A fight for life

Sinking isles face new rising threat

KIRIBATI has been a world leader in the field of climate change, punching way above its weight and keeping the spotlight on global warming and sea level rise. Climate change is, after all, a crisis which threatens to engulf this tiny Pacific state and push it under the waves. Former President Anote Tong has been so passionate and outspoken on the issue that he has been nominated for the Nobel Peace Prize – the only Pacific leader to be so honoured. But his replacement, Taneti Mamau, knows there is another, more urgent, crisis facing his island republic and that is the rapid increase of Non-Communicable Disease.

With a population of just over 100,000 growing at 2.2 per cent according to the Asian Development Bank, around 90 people a year lose a limb to diabetes. Mamau told the recent Pacific NCD Summit in Nuku’alofa, Tonga, that 70- 75 per cent of deaths in the Pacific today are related to NCDs and 40 per cent of those are premature deaths – people dying before they reach their 40th birthday. In Kiribati, close to 50 per cent of people visiting health facilities have diabetes and 46.9 per cent have hypertension. The worrying fact for Mamau is that most of those people are between 20 and 30 years old.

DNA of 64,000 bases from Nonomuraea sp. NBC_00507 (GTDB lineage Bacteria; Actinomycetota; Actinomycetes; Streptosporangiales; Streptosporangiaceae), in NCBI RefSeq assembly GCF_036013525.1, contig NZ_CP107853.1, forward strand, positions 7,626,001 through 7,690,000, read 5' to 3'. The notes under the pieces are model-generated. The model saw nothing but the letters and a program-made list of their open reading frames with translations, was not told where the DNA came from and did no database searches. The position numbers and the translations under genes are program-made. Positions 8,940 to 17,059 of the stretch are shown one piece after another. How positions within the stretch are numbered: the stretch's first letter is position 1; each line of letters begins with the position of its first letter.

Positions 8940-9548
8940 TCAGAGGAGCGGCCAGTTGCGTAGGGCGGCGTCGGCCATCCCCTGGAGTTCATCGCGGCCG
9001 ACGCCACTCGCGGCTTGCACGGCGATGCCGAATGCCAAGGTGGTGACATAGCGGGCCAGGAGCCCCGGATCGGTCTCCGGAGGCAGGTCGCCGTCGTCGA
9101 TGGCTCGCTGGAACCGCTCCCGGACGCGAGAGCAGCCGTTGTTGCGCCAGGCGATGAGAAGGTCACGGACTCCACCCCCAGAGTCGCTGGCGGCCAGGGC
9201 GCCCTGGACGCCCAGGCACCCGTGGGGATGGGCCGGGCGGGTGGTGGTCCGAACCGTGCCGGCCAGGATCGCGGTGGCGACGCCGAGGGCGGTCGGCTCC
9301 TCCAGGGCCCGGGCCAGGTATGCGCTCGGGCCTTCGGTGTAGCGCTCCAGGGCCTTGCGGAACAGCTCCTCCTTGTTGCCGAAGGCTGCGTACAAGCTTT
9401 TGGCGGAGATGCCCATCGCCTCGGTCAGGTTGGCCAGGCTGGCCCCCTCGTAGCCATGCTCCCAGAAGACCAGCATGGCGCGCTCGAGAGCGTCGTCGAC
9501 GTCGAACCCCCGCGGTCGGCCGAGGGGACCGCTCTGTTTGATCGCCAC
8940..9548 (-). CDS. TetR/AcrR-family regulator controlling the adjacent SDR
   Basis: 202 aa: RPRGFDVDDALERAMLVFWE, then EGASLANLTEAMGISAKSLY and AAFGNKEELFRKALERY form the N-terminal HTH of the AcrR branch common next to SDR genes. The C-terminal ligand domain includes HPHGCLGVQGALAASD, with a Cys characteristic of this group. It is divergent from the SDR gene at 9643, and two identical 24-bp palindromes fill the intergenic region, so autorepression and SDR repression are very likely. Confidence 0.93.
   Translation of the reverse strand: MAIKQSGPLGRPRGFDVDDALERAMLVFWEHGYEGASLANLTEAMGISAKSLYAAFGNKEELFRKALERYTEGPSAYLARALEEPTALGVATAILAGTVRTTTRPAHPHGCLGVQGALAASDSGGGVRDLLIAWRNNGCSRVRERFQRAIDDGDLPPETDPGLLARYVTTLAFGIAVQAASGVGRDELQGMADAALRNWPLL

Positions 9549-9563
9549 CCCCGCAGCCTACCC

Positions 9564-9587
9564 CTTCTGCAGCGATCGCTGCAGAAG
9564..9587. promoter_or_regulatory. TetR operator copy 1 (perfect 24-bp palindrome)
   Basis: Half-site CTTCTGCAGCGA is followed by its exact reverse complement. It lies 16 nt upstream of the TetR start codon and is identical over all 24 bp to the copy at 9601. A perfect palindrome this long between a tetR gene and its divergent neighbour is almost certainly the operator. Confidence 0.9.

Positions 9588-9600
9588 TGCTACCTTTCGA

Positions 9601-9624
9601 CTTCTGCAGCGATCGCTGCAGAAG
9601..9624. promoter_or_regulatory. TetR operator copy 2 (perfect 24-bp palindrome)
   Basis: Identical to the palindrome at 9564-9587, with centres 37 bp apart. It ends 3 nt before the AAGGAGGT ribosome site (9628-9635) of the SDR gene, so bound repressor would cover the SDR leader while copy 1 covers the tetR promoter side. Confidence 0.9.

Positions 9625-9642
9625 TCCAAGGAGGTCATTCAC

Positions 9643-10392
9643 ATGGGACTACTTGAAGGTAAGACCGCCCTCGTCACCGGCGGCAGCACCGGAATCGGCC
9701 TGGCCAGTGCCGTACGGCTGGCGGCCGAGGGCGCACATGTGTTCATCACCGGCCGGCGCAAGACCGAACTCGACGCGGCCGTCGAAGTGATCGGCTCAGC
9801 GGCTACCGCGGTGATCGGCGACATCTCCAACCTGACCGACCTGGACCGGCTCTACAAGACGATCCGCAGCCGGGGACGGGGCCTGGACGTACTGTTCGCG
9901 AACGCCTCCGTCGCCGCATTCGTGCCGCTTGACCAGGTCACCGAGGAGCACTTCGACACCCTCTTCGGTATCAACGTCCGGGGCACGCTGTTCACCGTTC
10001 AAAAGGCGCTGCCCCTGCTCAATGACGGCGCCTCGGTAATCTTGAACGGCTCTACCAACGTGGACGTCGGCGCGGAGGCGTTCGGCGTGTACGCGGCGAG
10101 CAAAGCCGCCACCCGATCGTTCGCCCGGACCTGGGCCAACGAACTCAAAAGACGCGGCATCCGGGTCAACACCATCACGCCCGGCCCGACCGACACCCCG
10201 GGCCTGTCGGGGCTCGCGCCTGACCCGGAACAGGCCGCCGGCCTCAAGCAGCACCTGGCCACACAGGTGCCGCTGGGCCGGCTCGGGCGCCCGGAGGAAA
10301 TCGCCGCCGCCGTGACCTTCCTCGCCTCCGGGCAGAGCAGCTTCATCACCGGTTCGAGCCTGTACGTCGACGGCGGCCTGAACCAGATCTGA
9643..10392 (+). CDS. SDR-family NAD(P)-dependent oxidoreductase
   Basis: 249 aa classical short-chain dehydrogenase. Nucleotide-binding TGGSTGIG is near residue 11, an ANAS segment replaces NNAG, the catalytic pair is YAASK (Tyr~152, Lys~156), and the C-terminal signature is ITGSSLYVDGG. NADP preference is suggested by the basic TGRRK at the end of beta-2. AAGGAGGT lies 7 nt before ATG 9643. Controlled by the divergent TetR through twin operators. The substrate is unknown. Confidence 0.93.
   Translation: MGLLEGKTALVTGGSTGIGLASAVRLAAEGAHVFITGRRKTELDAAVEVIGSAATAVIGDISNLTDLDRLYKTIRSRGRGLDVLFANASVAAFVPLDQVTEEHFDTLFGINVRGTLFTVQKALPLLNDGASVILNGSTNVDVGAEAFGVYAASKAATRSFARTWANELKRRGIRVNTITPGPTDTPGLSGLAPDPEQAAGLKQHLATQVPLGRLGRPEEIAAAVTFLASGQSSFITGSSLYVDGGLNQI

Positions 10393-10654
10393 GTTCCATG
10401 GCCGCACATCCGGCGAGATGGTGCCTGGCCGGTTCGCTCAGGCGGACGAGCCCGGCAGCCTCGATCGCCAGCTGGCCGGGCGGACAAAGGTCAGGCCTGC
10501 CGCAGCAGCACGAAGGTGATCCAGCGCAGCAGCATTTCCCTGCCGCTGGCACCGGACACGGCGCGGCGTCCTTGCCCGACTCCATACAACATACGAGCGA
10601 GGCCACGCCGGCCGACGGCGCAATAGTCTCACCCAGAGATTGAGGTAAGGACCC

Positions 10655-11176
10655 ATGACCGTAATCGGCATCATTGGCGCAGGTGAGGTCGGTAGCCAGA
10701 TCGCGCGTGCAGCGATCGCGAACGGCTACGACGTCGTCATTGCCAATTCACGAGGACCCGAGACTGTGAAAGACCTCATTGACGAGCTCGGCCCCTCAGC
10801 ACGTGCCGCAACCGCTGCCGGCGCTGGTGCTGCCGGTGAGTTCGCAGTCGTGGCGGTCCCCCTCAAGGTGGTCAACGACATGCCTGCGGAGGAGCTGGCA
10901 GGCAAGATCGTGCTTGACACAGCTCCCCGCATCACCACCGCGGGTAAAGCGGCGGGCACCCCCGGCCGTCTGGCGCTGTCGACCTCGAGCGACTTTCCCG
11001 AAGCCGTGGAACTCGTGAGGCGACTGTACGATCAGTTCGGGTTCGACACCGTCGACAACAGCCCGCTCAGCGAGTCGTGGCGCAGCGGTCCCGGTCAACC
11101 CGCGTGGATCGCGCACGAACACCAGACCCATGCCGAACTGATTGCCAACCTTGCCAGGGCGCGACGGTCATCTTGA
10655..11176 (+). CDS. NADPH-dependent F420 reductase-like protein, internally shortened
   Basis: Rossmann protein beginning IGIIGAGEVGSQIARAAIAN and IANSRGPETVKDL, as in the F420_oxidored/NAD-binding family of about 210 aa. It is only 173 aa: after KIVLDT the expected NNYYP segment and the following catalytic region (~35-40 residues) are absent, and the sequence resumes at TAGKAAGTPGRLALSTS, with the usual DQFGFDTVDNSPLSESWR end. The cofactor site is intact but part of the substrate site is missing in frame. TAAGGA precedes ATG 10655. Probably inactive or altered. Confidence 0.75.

Much of the hypertension has been blamed on that tobacco consumption. Kiribati has the highest smoking prevalence rate of 52 per cent for both sexes in the Pacific and the second highest in obesity prevalence of 46 per cent. Mamau said the rate of amputation continued to rise with seven to eight people a month losing a limb or limbs.

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